Slush Pile: Then and now

Revision update: Another two chapters revised in the last two days, but I’m starting to doubt that I’ll finish by the end of the week. Maybe end of next week?

For unpublished writers, facing the slush pile can seem daunting. We hear all these horror stories about manuscripts getting buried in six-foot piles of paper, never to be heard from again. We send off query letters filled with hopes and dreams and fear they’ll get lost in a sea of other queries.

The slush pile has changed a lot in the last few years. It used to be stacks and stacks of manuscripts in an editor’s office, but that has — mostly — gone now. In its article Death of the Slush Pile, the Wall Street Journal offers up some of the well-known authors who were discovered through the slush pile when it was in its heyday, such as Anne Frank. If it wasn’t for the slush pile, we wouldn’t have her classic literary work, which is a staple of English class curriculums.

But what WSJ’s Katherine Rosman doesn’t point out is that it’s not so much that the slush pile has died, it has just changed. Today, most publishing houses won’t accept unsolicited manuscripts except from agents. So the slush pile has moved from the editor’s desk to the agent’s desk, and for most agents, it has moved from paper to electronic. This newest technological change benefits both agents and writers. When I sent out my first query letter for my first novel, within minutes I had a request for the full manuscript. Not every agent was so quick, but on average, I’d say the turnaround time was around a week between query and response. (It was longer after a full was requested, but that’s a lot more reading on the part of the agent.) A week is a lot different from the three-to-six-month turnaround time — at least — when writers and agents/editors were dealing with paper copies.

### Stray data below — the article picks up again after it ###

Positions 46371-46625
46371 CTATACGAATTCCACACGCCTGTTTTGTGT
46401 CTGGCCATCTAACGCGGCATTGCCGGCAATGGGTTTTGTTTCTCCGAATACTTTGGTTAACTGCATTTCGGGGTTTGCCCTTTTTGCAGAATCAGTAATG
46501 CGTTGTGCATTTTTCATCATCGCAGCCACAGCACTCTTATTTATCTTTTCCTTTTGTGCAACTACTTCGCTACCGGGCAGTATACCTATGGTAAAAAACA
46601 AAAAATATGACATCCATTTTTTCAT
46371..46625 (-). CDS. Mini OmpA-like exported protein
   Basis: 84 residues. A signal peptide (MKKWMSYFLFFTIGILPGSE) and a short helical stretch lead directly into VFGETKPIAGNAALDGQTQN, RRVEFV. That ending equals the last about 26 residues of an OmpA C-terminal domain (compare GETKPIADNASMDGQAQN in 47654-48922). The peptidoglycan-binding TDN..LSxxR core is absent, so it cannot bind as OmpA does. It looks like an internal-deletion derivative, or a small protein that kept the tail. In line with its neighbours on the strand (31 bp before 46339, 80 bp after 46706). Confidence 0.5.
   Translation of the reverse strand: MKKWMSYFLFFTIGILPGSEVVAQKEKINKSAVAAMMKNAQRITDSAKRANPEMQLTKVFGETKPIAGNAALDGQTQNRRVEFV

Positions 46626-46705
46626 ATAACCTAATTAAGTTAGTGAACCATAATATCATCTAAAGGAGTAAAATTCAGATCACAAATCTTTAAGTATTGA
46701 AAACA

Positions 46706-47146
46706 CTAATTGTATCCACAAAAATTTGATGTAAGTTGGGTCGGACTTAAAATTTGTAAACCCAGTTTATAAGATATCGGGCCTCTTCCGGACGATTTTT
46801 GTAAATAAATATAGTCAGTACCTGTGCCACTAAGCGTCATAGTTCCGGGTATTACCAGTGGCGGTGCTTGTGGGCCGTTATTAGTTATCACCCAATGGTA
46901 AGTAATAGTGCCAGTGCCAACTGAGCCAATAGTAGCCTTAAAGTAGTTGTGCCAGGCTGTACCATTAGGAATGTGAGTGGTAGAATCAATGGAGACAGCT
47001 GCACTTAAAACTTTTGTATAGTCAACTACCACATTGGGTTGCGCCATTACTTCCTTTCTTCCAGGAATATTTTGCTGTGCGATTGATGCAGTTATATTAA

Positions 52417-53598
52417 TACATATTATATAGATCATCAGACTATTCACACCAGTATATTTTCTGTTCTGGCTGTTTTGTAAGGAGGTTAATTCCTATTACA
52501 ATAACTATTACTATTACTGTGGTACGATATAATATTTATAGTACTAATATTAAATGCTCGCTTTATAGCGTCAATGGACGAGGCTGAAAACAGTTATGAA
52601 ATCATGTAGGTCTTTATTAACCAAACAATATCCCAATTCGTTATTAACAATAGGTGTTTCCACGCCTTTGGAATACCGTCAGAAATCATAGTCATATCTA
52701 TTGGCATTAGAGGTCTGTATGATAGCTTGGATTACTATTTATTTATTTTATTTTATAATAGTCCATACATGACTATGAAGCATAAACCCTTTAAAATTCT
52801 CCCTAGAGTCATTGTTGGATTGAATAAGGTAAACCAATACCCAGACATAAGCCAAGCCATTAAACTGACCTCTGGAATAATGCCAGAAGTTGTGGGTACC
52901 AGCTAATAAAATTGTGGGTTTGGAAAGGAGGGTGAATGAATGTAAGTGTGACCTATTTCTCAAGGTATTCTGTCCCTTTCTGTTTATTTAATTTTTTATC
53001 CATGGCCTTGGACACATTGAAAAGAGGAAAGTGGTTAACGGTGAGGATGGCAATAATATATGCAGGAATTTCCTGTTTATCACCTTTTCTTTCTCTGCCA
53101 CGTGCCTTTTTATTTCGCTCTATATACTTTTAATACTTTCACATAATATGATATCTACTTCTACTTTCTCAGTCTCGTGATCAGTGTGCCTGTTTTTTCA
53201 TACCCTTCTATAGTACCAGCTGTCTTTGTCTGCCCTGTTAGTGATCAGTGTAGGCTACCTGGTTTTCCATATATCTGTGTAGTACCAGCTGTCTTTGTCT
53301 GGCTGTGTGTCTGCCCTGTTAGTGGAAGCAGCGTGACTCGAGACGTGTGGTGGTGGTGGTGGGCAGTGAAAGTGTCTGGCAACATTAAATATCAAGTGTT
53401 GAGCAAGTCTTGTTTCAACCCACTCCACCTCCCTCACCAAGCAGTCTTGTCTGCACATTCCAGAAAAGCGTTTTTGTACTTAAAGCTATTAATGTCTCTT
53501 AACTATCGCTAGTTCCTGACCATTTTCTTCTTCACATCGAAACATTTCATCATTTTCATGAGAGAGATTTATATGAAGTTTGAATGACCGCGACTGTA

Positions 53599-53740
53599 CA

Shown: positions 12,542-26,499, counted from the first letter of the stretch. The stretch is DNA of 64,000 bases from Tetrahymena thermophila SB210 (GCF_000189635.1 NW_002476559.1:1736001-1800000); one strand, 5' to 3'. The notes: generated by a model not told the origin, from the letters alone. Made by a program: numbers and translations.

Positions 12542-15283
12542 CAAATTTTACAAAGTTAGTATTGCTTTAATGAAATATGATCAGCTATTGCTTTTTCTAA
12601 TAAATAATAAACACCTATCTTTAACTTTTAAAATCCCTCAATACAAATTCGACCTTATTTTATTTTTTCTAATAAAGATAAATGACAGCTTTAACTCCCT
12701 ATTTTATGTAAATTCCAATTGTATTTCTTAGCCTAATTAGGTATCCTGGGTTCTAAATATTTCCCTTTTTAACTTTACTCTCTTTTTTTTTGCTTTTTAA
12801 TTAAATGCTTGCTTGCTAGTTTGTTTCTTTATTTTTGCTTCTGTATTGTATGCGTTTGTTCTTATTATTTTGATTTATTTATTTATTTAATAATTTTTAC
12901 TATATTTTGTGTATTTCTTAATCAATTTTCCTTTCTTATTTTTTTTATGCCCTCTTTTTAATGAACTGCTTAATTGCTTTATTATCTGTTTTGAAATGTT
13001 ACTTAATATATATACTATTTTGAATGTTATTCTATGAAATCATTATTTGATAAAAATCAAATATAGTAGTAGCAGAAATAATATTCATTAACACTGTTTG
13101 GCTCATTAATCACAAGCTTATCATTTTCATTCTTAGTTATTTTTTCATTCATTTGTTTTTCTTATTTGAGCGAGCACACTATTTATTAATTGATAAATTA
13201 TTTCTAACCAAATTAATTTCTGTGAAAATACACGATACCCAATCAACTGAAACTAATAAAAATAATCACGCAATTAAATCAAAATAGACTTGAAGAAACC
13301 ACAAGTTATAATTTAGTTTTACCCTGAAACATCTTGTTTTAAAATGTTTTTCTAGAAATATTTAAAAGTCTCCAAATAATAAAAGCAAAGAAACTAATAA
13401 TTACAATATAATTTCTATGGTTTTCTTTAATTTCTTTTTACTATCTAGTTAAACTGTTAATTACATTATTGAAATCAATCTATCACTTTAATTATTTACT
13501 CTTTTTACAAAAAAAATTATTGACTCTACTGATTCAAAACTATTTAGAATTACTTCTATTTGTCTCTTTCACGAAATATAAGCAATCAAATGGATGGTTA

Rosman does point out one agent slush pile success: Stephenie Meyer. But agents will tell you there are many others.

Here’s the latest example: Earlier this month, agent Janet Reid wrote about the launch of her client Patrick Lee‘s book and how that book came to her as a query in her slush pile back in August 2007.

And on the Guide to Literary Agents blog, agent Ted Malawer told how he found his client Sydney Salter through her stellar query letter in his agency’s slush pile.

These are just two examples, but it shows that, with a brilliant query letter and an equally brilliant manuscript, slush can in fact work.

Hang in there.

Write On!

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2 thoughts on “Slush Pile: Then and now

  1. Brilliant query letters are not my strong point. I’ve taken several classes, and spent more time trying to convince the teacher I would not break if he critiqued me than actually working on the letter. -.-

  2. :)Sorry, Uninvoked. But keep at it. I’ve written a lot on this blog about writing query letters and provided links to some great advice and successful letters. Do a search and see if they help. Try patterning your query off a successful one, tailoring to your own work, then expanding on it to truly make it your own. I think the important things are that the story and voice are strong. That will make the letter stand out, and that’s what you need to get noticed.

    But whatever you do, don’t give up. Practice practice practice.

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